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Use of the OpinionFamily program to improve satisfaction among families of intensive care unit patients

To the editor

Meeting the needs of families of intensive care unit (ICU) patients has emerged as a major target to reduce the risk of post-traumatic stress disorder [1, 2]. The OpinionFamily program was developed by a 12-member working group including intensivists, nurses, and a sociologist, in partnership with “”, a company specializing in satisfaction surveys, to assess family satisfaction anonymously over time, and to provide regular feedback reports to caregivers to facilitate prompt implementation of appropriate improvement interventions. The program combines (i) 24/7 availability of a Critical Care OpinionFamily Survey (CCOFS) on a touch screen in the ICU waiting room for confidential completion by patients’ relatives (Fig. 1A; Additional file 1: Methods S1); (ii) a feedback report sent to each center every 3 months (baseline, periods 1, 2, and 3); and (iii) implementation of report-based interventions at each center (Additional file 1: Methods S2). The CCOFS included six dimensions (Proximity to the patient, Comfort, Availability of caregivers, Trust, Support, and Information; Additional file 1: Table S1) according to validated measures of family satisfaction [1, 3, 4].

Fig. 1
figure 1

Family Satisfaction Across the Study Periods as assessed using the Critical Care OpinionFamily Survey. A The OpinionFamily secure touch screen available 24/7 in the waiting room of the intensive care unit, B Overall family satisfaction; C, Family satisfaction for each of the six satisfaction-related dimensions. P values shown on the figure are for the evolution over time of the proportion of satisfied family members (baseline, n = 242; period 1, n = 287; Period 2, n = 150; Period 3, n = 120) using Mantel–Haenszel’s chi-square test for trend

In this prospective study, we evaluated the effectiveness of the OpinionFamily program on family satisfaction between December 2018 and December 2019 in four French university hospital ICUs (characteristics in Additional file 1: Table S2). Our framework for identifying and auditing corrective actions was based on Plan-Do-Study-Act cycles. The primary outcome was the proportion of satisfied family members at each period; secondary outcomes were the proportion of satisfied family members for each dimension at each period. The Comité de Protection des Personnes Ile-de-France5 (N°e-5-16) approved the protocol.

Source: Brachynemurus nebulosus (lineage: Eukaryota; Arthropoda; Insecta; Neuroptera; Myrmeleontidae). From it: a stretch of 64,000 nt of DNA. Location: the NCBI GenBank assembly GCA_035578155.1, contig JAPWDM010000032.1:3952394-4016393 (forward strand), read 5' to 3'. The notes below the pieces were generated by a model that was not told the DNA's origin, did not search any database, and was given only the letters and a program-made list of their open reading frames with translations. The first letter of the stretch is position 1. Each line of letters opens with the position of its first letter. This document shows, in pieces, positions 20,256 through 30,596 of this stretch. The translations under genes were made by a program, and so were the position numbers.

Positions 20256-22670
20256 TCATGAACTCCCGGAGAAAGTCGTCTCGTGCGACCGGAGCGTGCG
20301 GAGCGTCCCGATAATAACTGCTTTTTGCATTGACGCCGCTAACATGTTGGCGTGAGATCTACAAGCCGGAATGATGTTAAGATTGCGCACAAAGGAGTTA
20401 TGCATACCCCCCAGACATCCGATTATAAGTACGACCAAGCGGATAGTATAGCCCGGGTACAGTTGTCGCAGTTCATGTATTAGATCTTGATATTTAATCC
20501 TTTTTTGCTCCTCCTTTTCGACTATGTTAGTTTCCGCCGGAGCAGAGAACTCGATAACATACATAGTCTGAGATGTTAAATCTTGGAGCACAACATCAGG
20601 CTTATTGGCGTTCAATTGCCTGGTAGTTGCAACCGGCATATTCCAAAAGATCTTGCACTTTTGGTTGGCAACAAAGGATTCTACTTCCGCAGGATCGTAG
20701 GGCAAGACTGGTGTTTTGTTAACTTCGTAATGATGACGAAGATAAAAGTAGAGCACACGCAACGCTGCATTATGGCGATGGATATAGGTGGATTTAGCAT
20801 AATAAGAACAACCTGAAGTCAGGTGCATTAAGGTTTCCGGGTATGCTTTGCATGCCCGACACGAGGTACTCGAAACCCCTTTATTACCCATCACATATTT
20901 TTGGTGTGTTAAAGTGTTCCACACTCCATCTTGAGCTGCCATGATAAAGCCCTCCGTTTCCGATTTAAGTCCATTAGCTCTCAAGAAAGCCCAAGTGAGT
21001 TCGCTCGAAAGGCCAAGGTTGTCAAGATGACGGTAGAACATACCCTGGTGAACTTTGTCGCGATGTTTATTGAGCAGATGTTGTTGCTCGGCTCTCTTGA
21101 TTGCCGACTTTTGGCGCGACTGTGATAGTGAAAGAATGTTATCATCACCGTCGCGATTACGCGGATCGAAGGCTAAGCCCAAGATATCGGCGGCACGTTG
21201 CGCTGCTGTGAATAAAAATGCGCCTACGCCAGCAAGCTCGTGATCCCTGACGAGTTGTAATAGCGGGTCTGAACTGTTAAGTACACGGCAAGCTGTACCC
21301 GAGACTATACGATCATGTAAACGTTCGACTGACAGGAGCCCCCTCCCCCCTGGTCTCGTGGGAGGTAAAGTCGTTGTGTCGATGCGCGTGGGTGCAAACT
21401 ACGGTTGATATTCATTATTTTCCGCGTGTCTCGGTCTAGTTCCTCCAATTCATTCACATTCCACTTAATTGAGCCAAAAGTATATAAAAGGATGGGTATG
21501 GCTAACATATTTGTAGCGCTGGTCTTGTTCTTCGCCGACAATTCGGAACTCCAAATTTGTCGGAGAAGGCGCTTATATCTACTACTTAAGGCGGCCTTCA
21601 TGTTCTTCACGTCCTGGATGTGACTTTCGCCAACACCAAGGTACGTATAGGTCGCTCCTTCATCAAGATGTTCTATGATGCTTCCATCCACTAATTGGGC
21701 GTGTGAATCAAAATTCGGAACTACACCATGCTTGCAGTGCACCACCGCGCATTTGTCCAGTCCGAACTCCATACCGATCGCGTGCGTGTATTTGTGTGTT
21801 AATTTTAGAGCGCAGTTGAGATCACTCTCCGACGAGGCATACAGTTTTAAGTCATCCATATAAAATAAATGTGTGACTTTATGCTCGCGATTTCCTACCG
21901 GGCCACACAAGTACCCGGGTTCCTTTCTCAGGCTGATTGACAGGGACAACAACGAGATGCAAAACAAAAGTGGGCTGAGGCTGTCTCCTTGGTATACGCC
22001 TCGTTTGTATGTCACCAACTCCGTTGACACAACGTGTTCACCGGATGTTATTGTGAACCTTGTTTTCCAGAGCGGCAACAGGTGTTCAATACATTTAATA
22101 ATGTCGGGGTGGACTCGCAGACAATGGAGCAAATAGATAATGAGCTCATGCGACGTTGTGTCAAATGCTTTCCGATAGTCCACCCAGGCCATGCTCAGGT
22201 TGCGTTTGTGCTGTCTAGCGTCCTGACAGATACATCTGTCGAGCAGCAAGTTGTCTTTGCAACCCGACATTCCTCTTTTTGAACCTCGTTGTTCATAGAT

Changes in family satisfaction over time were analyzed using Mantel–Haenszel’s chi-square test for trend, and a mixed generalized linear regression model with a binomial distribution and a logit link function, taking the period as fixed effect and the center as random effect. Odds ratios (OR) with 95% confidence intervals (CI) were calculated for each period, with the baseline period as reference. As a sensitivity analysis, analyses were repeated using only the surveys completed by a family member for the first time.

During the study, 4826 patients were admitted to the ICU and 736 family members (66.3% reference person, 54.3% women) completed 799 questionnaires. Characteristics of the patients and family members were similar across the 4 periods (Additional file 1: Table S3). Among the 23 interventions introduced (mean of 6 per center), 7 (30%), 7 (30%), 5 (22%), 2 (9%), and 2 (9%) were related to the Information, Availability, Comfort, Trust, and Proximity dimensions, respectively (Additional file 1: Table S4). Additional file 1: Fig. S1 shows the distribution of replies for each CCOFS item. The overall proportion of satisfied family members increased significantly over time, from 75.6% at baseline to 87.5% for period 3 (p = 0.002, Fig. 1B); the increase concerned four of the dimensions: Comfort (p = 0.002), Proximity (p = 0.01), Availability (p = 0.04), and Support (p = 0.04) (Fig. 1C). The odds of relative satisfaction increased from period 1 to period 3, with baseline as reference [OR 1.61 (95% CI 1.04–2.47), 1.89 (1.09–3.29), and 2.23 (1.20–4.15) for periods 1, 2, and 3, respectively]. The improvement in overall satisfaction was consistent when only family members responding to the CCOFS for the first time were considered (n = 736) (Additional file 1: Table S5).

One-third of the interventions introduced involved improving information provision. Proactive communication improves families’ understanding of treatment, which is associated with a decreased prevalence of stress symptoms [5]. Consistent with guidelines that call for the ICU environment to be designed to improve the family experience [1], comfort-related interventions, such as improved waiting rooms or signage to orient family members within units, were associated with greater family satisfaction. The CCOFS also identified the need to improve caregiver availability, as previously suggested [3, 4]. Here again, simple and inexpensive measures, such as systematic badge wearing by caregivers, lists of doctors in waiting rooms, or identification of the caregivers in charge at the entrance to each room, helped improve satisfaction.